Hu­man Grace

Alive - - News - — Run­jhum Sri­vas­tava

Good deeds are re­warded

Once a po­lice of­fi­cer, who was trans­ferred to the city a week ago, came to our col­lege to seek ad­mis­sion for his son. The prin­ci­pal po­litely but firmly re­fused ad­mis­sion as its time was over. Although he was un­known to me, yet I pleaded his case on hu­man­i­tar­ian ground and the prin­ci­pal agreed to ad­mit him. The po­lice­man thanked us pro­fusely.

Af­ter some days, while re­turn­ing from the col­lege, I parked my bike in front of a shop to pur­chase some­thing on my re­turn, I was ter­ri­bly shocked to find my bag miss­ing from the bas­ket of the bike. I ran here and there ner­vously to search it out, cried for help but all was in vain. My trendy bag con­tained lap­top, mobile phone, hand­some amounts of money, ATM card and keys of almi­rah.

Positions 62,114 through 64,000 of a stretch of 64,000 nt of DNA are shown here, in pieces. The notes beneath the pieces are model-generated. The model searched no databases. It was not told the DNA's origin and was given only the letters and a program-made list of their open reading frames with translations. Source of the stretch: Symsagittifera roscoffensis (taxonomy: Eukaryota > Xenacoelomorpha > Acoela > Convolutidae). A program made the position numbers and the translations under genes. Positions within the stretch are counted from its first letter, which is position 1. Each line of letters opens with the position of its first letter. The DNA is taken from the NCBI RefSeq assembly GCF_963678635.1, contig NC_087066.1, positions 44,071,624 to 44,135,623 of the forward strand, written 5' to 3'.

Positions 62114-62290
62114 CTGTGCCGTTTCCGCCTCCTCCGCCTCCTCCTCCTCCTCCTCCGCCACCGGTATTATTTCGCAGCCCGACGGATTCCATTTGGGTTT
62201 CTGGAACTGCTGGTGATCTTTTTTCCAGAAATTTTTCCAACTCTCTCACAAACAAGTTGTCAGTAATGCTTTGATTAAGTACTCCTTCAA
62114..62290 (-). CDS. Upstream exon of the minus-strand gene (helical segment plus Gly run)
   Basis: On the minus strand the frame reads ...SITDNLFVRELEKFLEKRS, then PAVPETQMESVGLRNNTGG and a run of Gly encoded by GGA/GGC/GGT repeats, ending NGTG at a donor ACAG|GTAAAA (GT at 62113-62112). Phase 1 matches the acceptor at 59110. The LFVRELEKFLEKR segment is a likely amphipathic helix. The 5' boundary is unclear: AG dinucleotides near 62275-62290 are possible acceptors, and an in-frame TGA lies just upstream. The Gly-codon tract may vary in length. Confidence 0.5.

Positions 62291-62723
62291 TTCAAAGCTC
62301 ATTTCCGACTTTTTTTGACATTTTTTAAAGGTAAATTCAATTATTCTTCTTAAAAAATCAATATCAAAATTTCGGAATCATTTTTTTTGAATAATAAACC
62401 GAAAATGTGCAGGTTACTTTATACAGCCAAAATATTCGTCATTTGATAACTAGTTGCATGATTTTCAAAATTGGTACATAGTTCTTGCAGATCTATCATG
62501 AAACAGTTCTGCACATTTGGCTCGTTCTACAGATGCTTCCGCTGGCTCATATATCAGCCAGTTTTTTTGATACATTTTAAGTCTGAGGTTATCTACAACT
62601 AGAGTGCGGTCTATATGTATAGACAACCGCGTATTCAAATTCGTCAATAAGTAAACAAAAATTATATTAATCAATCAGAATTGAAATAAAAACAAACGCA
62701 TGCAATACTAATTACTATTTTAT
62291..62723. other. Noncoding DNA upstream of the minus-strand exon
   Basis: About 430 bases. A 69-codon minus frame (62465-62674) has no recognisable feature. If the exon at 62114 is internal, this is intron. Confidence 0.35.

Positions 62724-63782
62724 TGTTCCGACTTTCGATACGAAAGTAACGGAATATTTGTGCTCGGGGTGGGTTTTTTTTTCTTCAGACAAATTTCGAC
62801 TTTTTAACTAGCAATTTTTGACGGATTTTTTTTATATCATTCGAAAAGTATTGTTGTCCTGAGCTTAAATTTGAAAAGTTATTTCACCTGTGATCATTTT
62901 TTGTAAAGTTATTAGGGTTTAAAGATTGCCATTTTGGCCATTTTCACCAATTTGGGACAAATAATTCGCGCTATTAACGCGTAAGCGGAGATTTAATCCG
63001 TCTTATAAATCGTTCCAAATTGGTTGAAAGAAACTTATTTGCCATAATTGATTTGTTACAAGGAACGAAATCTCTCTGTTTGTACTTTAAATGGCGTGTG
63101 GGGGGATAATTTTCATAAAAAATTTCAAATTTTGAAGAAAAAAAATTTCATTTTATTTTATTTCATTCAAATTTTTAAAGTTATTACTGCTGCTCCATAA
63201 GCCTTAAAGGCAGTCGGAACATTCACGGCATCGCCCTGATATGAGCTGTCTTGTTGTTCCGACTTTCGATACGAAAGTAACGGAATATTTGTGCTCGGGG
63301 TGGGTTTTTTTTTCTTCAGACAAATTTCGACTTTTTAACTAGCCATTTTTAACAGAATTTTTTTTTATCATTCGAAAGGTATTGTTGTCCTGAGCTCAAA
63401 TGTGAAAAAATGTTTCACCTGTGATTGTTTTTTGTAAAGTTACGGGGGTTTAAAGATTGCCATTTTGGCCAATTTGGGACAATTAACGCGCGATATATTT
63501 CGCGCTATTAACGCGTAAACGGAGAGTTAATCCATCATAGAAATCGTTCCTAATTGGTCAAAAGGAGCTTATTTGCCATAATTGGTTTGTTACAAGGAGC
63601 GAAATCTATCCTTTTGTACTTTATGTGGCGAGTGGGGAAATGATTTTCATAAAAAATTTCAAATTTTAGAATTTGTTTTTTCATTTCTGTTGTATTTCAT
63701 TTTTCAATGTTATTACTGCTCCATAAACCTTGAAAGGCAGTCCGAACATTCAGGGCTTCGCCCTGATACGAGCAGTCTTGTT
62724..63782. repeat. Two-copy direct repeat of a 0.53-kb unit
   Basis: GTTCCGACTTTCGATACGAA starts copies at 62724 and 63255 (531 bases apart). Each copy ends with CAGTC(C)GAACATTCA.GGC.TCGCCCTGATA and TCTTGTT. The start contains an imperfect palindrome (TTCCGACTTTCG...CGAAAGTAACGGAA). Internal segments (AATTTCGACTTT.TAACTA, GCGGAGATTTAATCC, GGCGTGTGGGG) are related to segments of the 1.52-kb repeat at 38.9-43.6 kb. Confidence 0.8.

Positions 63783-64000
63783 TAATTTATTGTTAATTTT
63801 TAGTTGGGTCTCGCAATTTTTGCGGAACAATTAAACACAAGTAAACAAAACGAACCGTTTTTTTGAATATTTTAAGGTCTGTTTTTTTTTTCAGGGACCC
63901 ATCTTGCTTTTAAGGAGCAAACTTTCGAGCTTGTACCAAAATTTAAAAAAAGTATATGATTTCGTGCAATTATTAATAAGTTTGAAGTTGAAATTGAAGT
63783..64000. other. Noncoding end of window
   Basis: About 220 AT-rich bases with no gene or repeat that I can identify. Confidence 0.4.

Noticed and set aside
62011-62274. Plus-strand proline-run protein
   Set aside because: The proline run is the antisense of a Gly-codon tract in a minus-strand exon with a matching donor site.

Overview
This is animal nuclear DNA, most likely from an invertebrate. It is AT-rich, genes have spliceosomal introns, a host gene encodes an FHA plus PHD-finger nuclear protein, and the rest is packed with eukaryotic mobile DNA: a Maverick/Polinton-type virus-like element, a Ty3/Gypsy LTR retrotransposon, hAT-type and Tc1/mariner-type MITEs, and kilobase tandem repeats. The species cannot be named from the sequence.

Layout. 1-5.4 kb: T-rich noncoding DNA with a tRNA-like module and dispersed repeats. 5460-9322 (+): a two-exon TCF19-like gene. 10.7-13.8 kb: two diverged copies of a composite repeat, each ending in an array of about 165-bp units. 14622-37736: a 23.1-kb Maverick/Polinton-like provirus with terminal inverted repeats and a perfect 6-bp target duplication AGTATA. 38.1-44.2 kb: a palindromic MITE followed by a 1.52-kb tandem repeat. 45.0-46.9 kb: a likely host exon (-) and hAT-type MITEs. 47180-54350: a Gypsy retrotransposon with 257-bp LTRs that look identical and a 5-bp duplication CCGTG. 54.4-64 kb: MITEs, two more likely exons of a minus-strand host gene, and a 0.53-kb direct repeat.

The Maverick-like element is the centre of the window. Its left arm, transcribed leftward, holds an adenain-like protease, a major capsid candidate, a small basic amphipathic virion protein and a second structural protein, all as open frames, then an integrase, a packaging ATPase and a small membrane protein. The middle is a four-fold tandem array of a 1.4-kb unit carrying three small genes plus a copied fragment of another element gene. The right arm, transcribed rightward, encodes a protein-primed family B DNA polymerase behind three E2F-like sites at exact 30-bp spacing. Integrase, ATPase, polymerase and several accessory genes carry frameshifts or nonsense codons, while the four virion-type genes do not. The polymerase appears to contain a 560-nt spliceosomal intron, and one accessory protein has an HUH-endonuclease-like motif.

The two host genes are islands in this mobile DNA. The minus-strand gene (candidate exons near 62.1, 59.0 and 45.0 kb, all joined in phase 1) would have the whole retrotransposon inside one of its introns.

Shat­tered I re­turned home plung­ing in gloom. Sud­denly the door bell rang and the po­lice­man stood at the door with my bag. I was too sur­prised to speak any­thing. A boy prob­a­bly a trainee in the world of crime lifted the bag but threw it on the road in hor­ror see­ing a po­lice­man — to my luck — com­ing to­wards him.

When I asked the po­lice of­fi­cer, “Sir could you not send the bag through some of you as­sis­tant?” He replied, “No, I have to pay your heavy debt.”

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